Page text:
Government surveillance no longer targets individuals, but entire populations, former CIA contractor Edward Snowden has said. The whistleblower appeared via video link in a Toronto debate over the NSA intelligence gathering programs.
Commenting on the antics of the National Security Agency, which have been described in the past as “Orwellian in nature,” Snowden said every citizen is affected by intelligence gathering programs
"It's no longer based on the traditional practice of targeted taps based on some individual suspicion of wrongdoing," Snowden said in the brief video. "It covers phone calls, emails, texts, search history, what you buy, who your friends are, where you go, who you love."
Snowden’s video link was screened during a Munk debate in Toronto, where former US National Security Administration director General Michael Hayden and Harvard law Professor Alan Dershowitz went head to head with Glen Greenwald and Reddit co-founder Alexis Ohanian over government surveillance.
Greenwald, who worked with Snowden publishing the classified material he leaked on the NSA, argued that governments should use targeted surveillance, not the indiscriminate, dragnet method currently in use. Hayden and Dershowitz, however, stuck to the American government stance, maintaining that surveillance is necessary to ensure national security.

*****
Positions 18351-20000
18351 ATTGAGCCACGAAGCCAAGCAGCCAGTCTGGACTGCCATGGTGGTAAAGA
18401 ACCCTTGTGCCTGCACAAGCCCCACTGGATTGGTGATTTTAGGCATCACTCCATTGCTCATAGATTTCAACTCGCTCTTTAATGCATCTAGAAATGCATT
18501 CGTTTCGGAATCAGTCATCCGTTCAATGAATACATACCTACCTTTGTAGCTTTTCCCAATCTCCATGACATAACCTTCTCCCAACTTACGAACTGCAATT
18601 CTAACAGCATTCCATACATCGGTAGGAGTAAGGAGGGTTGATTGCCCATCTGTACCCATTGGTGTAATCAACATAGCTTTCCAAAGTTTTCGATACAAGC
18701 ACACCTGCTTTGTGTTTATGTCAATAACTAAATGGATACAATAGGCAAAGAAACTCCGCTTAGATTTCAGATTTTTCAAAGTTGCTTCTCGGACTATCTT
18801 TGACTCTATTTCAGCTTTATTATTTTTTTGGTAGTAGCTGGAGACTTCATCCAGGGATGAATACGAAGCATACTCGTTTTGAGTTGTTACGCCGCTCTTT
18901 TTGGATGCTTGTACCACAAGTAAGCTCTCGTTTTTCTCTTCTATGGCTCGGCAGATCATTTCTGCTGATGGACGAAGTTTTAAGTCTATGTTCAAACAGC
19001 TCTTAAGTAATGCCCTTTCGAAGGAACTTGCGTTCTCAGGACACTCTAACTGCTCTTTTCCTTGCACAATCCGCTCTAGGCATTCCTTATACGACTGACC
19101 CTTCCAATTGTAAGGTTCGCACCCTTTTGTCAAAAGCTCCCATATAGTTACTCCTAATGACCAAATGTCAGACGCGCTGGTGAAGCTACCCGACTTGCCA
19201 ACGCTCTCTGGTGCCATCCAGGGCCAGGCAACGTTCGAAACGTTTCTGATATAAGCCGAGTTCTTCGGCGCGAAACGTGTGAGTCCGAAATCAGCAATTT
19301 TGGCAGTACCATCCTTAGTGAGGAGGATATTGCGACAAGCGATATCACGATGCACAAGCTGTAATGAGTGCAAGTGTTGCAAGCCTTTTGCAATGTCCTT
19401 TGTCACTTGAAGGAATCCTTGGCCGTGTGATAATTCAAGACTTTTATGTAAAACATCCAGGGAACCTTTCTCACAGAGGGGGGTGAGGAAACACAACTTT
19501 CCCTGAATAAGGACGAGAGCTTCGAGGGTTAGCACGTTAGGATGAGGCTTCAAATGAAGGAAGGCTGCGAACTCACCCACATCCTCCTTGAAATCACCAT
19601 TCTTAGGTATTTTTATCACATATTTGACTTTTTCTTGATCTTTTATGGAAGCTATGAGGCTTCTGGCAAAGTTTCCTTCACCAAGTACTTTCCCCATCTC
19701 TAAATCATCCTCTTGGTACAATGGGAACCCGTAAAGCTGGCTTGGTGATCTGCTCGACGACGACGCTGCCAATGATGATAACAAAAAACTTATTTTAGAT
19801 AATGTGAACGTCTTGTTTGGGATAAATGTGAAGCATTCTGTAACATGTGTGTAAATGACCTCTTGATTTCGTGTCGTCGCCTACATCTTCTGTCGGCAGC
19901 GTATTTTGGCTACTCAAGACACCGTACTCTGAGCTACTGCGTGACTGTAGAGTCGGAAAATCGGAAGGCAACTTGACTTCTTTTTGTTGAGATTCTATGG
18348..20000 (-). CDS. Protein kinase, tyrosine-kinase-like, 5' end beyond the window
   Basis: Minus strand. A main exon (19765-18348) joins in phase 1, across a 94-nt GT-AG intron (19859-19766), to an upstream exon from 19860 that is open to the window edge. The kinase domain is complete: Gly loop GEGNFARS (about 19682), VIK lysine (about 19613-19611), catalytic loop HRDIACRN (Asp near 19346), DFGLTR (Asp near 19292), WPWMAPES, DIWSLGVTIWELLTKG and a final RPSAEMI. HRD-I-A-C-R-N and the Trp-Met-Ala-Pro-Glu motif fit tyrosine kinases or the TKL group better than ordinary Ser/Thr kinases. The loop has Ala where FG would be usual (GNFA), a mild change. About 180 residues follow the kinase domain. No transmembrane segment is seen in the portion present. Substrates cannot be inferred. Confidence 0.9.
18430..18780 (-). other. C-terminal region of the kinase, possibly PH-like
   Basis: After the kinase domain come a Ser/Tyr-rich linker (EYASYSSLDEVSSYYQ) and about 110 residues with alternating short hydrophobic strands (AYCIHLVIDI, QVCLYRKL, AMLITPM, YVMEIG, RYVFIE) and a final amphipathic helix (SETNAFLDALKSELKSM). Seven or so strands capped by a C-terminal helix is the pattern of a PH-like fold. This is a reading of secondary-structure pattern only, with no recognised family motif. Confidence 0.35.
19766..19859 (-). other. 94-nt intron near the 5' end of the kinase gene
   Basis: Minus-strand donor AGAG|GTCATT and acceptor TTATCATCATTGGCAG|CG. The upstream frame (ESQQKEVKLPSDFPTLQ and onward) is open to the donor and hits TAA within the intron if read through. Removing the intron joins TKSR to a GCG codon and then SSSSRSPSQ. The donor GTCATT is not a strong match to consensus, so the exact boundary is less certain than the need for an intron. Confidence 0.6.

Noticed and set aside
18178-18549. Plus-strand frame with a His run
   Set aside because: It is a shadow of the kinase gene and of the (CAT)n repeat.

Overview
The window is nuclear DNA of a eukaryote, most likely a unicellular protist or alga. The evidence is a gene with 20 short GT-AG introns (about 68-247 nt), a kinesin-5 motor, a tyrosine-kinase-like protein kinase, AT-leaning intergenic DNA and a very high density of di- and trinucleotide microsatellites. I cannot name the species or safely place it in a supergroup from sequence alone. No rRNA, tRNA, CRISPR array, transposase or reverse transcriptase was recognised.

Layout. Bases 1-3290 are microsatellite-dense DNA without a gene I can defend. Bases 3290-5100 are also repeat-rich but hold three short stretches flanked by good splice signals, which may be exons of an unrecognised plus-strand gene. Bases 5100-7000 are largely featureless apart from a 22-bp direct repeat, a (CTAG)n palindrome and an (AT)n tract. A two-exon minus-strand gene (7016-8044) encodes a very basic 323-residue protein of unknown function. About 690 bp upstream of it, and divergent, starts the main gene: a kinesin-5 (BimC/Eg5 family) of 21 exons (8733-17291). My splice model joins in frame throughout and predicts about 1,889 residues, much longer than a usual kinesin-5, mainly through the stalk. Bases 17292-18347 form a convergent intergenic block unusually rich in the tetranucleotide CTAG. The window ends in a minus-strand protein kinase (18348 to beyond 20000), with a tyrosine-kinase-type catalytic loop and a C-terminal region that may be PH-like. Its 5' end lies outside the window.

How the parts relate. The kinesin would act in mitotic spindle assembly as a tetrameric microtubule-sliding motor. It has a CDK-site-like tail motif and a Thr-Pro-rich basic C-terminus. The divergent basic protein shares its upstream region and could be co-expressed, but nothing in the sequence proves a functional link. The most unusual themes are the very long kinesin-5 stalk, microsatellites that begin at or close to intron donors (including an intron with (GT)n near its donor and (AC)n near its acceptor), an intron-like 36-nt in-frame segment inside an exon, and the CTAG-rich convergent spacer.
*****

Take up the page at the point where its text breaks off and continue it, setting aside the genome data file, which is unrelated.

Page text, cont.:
Snowden addressed the debate from Russia, where he is currently residing after being granted temporary political asylum in the country in June of last year. The whistleblower was forced to stay in Russia after Washington issued an extradition order against him and charged him under the Espionage Act.
Since Snowden’s security links revealed the NSA targets millions of citizens as well as foreign governments with its surveillance, world leaders have leveled criticism at Washington. German Chancellor Angela Merkel visited the White House on Friday for the first time since she discovered her personal communications were being targeted by the NSA last year. The revelations initially triggered firebrand rhetoric from the German leader, who likened the agency to the Stasi secret police of East Germany.
This latest visit saw Merkel adopt a more tentative stance to the issue and said that “under present conditions” the US and Germany have “differences in opinion” to overcome.
Washington claims it has made some changes to its domestic and international espionage policies following the Snowden revelations.
“Domestically, we tried to provide additional assurances to the American people that their privacy is protected. But what I've also done is taken the unprecedented step of ordering our intelligence community to take the privacy interests of non US persons into account in everything that they do,” said Obama on Friday.